BuzzFeed News: Trump Said Don’t Let COVID Dominate Your Life. These Millennials Don’t Know If They Will Ever Get Better.

BuzzFeed News: Trump Said Don’t Let COVID Dominate Your Life. These Millennials Don’t Know If They Will Ever Get Better.. “As the United States closes in on nearly 8 million coronavirus cases, thousands of people are still suffering from debilitating symptoms months after they contracted the virus. COVID-19 has upended their lives, changed their bodies, and made it difficult to complete everyday tasks or, in some cases, hold down jobs. A CDC study from this summer found that 1 in 5 people aged 18 to 34 who tested positive for COVID-19 had not recovered their health after a few weeks. Some may be chronically ill and need long-term care. Months into the pandemic, there’s still no real treatment plan for these patients and many say their own doctors, friends, family members — and now their president — continue to downplay what they are going through.”

Coronavirus: ‘Long Covid could be four different syndromes’ (BBC)

BBC: Coronavirus: ‘Long Covid could be four different syndromes’. “‘Long Covid’ – the long-lasting impact of coronavirus infection – may be affecting people in four different ways, according to a review. And this could explain why some of those with continuing symptoms are not being believed or treated.”

‘I Feel Like I Have Dementia’: Brain Fog Plagues Covid Survivors (New York Times)

New York Times: ‘I Feel Like I Have Dementia’: Brain Fog Plagues Covid Survivors. “It’s becoming known as Covid brain fog: troubling cognitive symptoms that can include memory loss, confusion, difficulty focusing, dizziness and grasping for everyday words. Increasingly, Covid survivors say brain fog is impairing their ability to work and function normally.”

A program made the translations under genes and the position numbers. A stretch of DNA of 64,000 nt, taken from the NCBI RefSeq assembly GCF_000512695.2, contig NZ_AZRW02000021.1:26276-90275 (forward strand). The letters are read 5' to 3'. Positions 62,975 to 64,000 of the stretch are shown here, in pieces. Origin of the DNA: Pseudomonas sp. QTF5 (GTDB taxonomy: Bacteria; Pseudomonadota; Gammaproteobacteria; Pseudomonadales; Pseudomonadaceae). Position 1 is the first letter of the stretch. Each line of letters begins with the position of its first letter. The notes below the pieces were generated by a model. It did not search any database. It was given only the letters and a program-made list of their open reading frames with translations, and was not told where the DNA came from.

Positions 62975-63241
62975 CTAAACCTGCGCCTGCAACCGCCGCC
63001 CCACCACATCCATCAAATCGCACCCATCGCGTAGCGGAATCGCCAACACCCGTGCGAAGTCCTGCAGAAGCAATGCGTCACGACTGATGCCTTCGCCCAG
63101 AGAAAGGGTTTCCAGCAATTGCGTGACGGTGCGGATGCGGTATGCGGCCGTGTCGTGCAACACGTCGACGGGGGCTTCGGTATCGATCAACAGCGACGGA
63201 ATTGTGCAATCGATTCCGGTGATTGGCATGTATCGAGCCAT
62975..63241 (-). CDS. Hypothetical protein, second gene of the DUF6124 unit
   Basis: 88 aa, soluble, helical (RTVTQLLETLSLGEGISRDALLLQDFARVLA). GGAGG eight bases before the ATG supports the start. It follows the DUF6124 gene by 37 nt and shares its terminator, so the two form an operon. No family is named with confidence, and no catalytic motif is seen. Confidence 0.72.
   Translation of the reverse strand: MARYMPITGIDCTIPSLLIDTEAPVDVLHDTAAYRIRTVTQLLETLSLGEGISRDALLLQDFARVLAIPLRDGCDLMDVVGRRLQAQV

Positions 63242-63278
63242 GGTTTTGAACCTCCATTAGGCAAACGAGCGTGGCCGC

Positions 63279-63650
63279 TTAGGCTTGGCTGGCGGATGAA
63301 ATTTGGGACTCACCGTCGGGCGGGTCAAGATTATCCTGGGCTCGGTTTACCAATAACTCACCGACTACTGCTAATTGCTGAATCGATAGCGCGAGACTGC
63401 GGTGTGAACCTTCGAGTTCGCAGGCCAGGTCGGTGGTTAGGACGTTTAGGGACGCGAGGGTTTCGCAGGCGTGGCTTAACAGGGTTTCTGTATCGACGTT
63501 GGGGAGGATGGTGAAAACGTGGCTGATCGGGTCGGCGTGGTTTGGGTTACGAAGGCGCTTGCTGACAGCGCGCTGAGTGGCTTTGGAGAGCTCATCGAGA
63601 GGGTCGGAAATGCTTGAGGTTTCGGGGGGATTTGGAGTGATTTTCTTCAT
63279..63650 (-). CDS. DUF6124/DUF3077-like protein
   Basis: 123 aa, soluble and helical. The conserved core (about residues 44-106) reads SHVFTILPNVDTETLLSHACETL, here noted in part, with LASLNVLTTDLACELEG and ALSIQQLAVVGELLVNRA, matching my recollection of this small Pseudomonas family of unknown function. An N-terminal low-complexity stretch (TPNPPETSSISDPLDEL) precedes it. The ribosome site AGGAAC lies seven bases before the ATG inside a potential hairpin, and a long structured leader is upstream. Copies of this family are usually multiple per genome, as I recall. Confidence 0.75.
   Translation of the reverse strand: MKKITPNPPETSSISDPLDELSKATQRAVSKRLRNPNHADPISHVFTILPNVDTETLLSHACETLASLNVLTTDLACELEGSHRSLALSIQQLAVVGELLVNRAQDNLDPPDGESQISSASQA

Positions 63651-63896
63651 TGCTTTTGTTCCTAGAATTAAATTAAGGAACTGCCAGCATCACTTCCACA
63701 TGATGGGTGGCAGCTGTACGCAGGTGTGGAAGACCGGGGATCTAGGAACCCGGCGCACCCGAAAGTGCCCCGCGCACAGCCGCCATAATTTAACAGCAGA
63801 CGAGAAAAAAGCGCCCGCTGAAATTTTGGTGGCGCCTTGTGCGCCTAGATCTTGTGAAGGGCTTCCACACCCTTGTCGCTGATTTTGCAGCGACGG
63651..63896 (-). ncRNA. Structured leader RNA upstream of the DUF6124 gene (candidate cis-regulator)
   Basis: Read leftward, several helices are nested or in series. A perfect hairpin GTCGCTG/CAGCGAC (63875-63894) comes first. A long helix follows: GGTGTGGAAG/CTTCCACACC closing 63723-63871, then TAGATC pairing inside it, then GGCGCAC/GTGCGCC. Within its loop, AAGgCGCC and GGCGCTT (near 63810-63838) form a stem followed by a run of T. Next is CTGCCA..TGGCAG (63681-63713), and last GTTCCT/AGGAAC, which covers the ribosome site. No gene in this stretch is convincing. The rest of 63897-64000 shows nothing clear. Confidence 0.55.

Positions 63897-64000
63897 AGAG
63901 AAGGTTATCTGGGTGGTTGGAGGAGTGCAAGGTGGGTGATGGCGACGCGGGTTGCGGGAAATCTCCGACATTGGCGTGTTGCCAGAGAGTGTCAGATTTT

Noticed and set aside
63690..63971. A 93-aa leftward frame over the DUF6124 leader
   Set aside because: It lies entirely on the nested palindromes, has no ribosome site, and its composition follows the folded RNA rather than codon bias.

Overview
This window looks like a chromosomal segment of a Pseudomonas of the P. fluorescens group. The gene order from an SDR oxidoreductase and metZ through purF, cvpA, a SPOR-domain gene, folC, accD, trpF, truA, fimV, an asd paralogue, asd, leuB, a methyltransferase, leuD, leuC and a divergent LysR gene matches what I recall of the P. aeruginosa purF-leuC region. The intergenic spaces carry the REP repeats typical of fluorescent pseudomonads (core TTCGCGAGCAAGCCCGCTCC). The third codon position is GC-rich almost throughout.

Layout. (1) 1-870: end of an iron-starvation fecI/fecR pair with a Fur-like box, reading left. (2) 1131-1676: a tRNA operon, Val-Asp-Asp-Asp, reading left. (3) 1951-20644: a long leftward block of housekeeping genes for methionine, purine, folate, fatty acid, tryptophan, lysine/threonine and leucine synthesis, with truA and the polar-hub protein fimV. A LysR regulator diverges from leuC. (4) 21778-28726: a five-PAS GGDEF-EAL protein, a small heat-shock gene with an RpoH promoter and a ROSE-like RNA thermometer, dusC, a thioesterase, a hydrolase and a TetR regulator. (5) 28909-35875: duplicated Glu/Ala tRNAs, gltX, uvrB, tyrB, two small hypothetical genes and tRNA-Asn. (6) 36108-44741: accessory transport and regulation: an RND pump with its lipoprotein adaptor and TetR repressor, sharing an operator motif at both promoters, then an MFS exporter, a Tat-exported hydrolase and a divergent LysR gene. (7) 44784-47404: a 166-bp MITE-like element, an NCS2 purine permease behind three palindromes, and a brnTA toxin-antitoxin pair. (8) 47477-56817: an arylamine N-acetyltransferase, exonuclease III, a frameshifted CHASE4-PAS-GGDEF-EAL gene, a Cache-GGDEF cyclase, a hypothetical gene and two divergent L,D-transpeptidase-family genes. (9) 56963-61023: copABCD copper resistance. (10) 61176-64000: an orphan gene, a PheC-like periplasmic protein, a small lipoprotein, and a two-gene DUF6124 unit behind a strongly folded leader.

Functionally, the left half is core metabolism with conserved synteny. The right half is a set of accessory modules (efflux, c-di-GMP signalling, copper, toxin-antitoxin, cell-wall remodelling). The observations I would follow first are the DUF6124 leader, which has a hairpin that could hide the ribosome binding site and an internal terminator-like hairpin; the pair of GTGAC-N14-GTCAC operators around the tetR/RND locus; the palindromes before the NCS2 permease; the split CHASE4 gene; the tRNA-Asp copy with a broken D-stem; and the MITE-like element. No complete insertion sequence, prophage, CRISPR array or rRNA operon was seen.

Washington Post: It’s time to focus on potential long-term organ damage from covid-19

Washington Post: It’s time to focus on potential long-term organ damage from covid-19. “New cases of covid-19 are declining across the country, so it’s tempting to wonder whether the worst of the pandemic is behind us. Not by a long shot. Even as cases decline, it is possible we could soon be grappling with the burden of prolonged or permanent organ damage among the millions of people who have survived covid-19. There’s still a lot we don’t know about the long-term effects of this disease, but they could cripple not just these ‘survivors’ but also our health-care system and our economy, too.”

New York Times: For Long-Haulers, Covid-19 Takes a Toll on Mind as Well as Body

New York Times: For Long-Haulers, Covid-19 Takes a Toll on Mind as Well as Body. “Forty hours after treating her first coronavirus patient, on March 30, Angela Aston came home to her family with a cough. ‘Gosh, your throat is scratchy,’ her husband told her. Right away she knew she had likely been infected with Covid-19. As a nurse practitioner, Ms. Aston, 50, was confident she knew how to handle her symptoms, and disappeared to her bedroom to quarantine and rest. By day 50 of her illness, that confidence had disappeared.”

BBC: She got ill when the pandemic hit – and still is, six months later

BBC: She got ill when the pandemic hit – and still is, six months later. “Monique Jackson believes she caught Covid-19 early in the pandemic and nearly six months later she’s still unwell. One of thousands in this position, she has been keeping an illustrated diary about her symptoms and her vain attempts to get treatment.”

“They Sent Us To Just Fade Away And Die”: Men Incarcerated at Cuomo’s Prison Nursing Home Say They Can’t Access Medical Care (Gothamist)

Gothamist: “They Sent Us To Just Fade Away And Die”: Men Incarcerated at Cuomo’s Prison Nursing Home Say They Can’t Access Medical Care. “An 80-year-old man, suffering from osteoporosis, ordered to do manual labor. A 63-year-old with AIDS deprived of a routine blood test. A 64-year-old with chronic lung disease unable to see a doctor. These are some of the stories from men incarcerated at the Adirondack Correctional Facility, a prison in Ray Brook, New York, just south of the Canadian border. Nearly 100 inmates over the age of 60 were hastily transferred there in June, as COVID-19 was spreading through downstate prisons.”

UT San Antonio Health: Post-COVID syndrome severely damages children’s hearts; ‘immense inflammation’ causing cardiac blood vessel dilation